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Hong Kong dropped from Economic Freedom Index as policies ‘controlled from Beijing’

A general view of the skyline of Hong Kong island from Lantau Island

HONG KONG (Reuters) – Hong Kong has been excluded from the Heritage Foundation’s Index of Economic Freedom because its economic policies are controlled from Beijing, the Washington-based think tank said, removing Hong Kong from a list it topped for 25 years up to 2019.

The title of the world’s freest economy for 2021 was retained by Singapore for the second year, the Heritage Foundation said, with Hong Kong’s investment freedom hurt by political and social unrest dating back to 2019.

In the 2021 index published on Thursday, the foundation said Hong Kong and Macau, both special administrative regions of China, were no longer included because even though citizens enjoy more economic freedom than the average resident of China, “developments in recent years have demonstrated unambiguously that those policies are ultimately controlled from Beijing”.

Developments in Hong Kong or Macau that are relevant to economic freedom would be considered in the context of China’s evaluation in the index, it added. China slipped to 107 from 103, among the list of 178 countries.

A spokesman for the Hong Kong government’s financial secretary expressed “deep disappointment” at the decision.

“The decision is neither warranted nor justified. It does not do justice to (Hong Kong),” the spokesman said, adding that the claim that the city’s economic policies are controlled by Beijing is “ill-conceived and simply not true”.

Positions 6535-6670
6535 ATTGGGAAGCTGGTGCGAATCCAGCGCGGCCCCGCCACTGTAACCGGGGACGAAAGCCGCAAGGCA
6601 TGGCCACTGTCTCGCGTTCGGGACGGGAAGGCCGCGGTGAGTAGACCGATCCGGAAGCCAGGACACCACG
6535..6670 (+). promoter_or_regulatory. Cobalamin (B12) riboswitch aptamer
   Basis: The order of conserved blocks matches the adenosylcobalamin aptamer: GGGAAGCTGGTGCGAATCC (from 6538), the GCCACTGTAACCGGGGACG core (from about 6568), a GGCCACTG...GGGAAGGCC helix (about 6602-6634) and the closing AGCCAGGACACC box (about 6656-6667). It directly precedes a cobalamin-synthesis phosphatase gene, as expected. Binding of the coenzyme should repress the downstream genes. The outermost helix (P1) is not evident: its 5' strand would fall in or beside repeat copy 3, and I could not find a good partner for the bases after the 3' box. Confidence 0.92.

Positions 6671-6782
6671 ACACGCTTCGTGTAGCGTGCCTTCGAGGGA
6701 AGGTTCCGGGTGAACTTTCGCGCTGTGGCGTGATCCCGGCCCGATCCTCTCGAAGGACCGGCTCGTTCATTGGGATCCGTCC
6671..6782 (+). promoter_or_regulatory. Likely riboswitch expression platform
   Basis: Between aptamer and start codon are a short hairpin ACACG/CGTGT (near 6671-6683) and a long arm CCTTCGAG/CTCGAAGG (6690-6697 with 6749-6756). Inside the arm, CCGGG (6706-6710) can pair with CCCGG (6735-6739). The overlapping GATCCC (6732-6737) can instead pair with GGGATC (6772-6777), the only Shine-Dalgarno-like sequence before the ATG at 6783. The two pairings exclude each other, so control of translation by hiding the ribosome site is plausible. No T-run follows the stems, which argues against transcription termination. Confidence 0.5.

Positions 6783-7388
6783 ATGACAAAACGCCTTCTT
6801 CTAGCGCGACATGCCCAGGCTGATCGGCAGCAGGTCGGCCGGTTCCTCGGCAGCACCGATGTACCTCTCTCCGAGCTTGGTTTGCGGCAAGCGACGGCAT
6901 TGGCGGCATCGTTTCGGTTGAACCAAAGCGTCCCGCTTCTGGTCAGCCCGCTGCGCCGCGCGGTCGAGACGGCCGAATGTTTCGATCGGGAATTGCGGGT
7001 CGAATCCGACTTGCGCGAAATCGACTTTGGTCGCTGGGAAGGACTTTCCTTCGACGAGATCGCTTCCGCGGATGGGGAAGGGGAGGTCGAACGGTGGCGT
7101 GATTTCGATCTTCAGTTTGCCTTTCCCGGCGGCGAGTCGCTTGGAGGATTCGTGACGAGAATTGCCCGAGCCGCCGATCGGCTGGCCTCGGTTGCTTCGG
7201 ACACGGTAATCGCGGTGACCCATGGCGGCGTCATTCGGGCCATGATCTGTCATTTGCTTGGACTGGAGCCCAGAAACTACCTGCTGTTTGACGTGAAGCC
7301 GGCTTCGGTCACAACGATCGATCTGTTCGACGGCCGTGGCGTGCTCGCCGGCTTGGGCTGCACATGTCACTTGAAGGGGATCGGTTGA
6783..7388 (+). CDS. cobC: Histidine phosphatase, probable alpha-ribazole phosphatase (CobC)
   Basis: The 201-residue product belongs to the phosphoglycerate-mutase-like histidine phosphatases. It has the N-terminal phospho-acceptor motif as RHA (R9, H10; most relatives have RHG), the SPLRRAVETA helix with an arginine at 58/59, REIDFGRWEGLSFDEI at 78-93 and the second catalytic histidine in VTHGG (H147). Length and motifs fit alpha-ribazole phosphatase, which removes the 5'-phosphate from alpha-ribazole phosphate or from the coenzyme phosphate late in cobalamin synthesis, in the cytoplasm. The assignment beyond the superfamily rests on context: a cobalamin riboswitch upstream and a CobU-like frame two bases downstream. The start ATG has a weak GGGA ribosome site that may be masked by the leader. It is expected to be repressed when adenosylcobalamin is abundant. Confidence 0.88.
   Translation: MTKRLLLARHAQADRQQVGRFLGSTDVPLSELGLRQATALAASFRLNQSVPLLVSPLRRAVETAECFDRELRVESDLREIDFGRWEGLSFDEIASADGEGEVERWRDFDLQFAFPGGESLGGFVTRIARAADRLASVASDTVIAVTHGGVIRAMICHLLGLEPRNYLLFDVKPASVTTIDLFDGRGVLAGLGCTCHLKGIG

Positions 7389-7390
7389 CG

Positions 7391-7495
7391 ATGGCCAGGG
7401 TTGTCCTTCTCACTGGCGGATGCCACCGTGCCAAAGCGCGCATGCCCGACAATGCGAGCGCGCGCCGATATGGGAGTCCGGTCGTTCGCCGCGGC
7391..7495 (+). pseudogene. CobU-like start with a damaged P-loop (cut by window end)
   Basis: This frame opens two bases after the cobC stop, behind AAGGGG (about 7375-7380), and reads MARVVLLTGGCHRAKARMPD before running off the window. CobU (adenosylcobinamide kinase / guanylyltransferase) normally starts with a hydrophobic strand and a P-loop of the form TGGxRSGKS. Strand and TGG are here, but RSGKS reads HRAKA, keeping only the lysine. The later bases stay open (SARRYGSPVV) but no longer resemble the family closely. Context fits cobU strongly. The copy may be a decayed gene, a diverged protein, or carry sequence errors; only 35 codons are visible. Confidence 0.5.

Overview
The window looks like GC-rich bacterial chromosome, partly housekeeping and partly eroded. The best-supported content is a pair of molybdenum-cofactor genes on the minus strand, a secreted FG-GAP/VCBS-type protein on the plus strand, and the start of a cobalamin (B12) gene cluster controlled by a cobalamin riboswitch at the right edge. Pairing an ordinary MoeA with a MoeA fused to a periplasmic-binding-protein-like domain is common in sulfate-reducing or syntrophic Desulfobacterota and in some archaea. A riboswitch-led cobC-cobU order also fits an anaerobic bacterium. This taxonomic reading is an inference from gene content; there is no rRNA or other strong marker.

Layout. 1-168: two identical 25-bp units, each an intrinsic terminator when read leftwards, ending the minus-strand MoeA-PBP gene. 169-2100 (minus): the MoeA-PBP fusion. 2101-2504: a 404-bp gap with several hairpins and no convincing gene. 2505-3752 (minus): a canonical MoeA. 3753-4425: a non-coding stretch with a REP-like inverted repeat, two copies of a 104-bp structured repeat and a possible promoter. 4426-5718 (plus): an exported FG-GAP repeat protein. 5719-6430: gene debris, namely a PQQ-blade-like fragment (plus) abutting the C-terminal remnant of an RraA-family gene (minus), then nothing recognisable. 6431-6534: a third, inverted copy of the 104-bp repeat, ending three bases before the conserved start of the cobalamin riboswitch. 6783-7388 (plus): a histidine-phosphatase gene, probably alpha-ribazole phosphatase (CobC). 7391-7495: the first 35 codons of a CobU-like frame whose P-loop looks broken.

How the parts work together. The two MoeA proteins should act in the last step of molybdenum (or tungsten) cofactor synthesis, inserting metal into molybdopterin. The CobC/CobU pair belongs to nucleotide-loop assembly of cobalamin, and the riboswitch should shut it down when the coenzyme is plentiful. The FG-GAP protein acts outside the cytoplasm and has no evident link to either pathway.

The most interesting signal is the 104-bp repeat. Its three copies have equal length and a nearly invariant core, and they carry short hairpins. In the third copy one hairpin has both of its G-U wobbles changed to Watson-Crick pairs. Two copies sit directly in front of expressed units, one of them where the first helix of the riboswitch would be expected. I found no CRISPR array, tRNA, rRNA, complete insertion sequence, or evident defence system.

He added that the assessment was “politically biased” and that Hong Kong’s core economic competitiveness, including free flow of capital, remains under the “one country, two systems” formula of governance put in place in 1997 when the city reverted from British to Chinese rule.

The U.S. suspended Hong Kong’s preferential tariff rates for exports to the country and imposed sanctions on Hong Kong and Beijing officials last year in response to China’s imposition of a national security law on the former British colony, saying it undermined the city’s high autonomy.

Critics of the law say it is aimed at crushing dissent, while authorities in Beijing and Hong Kong say it was necessary to restore stability after anti-government and anti-China unrest.

Earlier this week, London-based non-governmental organisation Hong Kong Watch said in a report that “red capital” – money originating from mainland China – had fundamentally shaped Hong Kong’s politics, media and the city’s status as a business hub.

In 2019, 82% of IPOs in Hong Kong were by mainland companies, while in October 2020, mainland equities comprised 57.3% of the Hang Seng Index by weighting, the group said.

(Reporting by Clare Jim; Editing by Kirsten Donovan & Shri Navaratnam)

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